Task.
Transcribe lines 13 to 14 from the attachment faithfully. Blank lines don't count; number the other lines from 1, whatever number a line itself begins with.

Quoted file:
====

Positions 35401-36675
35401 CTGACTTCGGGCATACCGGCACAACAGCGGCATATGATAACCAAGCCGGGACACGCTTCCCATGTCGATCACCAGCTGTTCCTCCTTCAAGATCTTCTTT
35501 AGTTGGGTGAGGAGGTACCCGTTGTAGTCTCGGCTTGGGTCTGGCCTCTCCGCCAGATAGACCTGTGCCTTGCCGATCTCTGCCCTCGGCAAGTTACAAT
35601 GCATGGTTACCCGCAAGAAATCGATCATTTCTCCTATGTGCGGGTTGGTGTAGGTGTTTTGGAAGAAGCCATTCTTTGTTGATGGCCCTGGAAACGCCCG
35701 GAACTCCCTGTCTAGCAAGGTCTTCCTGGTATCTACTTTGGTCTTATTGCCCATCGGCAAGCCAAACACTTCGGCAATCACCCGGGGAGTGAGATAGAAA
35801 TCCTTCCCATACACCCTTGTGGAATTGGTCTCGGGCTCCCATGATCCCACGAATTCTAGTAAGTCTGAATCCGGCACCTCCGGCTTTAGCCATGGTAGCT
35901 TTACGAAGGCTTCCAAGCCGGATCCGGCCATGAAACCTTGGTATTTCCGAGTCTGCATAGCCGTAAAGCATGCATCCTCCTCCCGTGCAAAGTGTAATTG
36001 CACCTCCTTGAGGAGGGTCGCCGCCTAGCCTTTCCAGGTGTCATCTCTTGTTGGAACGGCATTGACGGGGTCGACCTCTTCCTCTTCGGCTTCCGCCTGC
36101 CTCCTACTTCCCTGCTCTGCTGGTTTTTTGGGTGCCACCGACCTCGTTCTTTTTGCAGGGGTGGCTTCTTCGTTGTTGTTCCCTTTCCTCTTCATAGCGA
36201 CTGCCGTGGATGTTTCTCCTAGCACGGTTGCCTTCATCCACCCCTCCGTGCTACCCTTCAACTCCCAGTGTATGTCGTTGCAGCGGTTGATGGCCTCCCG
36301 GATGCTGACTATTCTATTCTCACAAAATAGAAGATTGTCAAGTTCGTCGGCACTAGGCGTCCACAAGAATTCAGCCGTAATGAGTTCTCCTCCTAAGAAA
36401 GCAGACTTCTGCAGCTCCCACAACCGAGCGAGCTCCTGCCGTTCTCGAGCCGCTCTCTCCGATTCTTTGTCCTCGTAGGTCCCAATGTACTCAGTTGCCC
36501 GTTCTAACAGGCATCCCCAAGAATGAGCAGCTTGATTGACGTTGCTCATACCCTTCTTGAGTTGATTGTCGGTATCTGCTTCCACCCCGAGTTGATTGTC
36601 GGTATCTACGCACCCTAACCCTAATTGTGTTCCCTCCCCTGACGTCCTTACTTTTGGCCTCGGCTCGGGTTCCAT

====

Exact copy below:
36501 GTTCTAACAGGCATCCCCAAGAATGAGCAGCTTGATTGACGTTGCTCATACCCTTCTTGAGTTGATTGTCGGTATCTGCTTCCACCCCGAGTTGATTGTC
36601 GGTATCTACGCACCCTAACCCTAATTGTGTTCCCTCCCCTGACGTCCTTACTTTTGGCCTCGGCTCGGGTTCCAT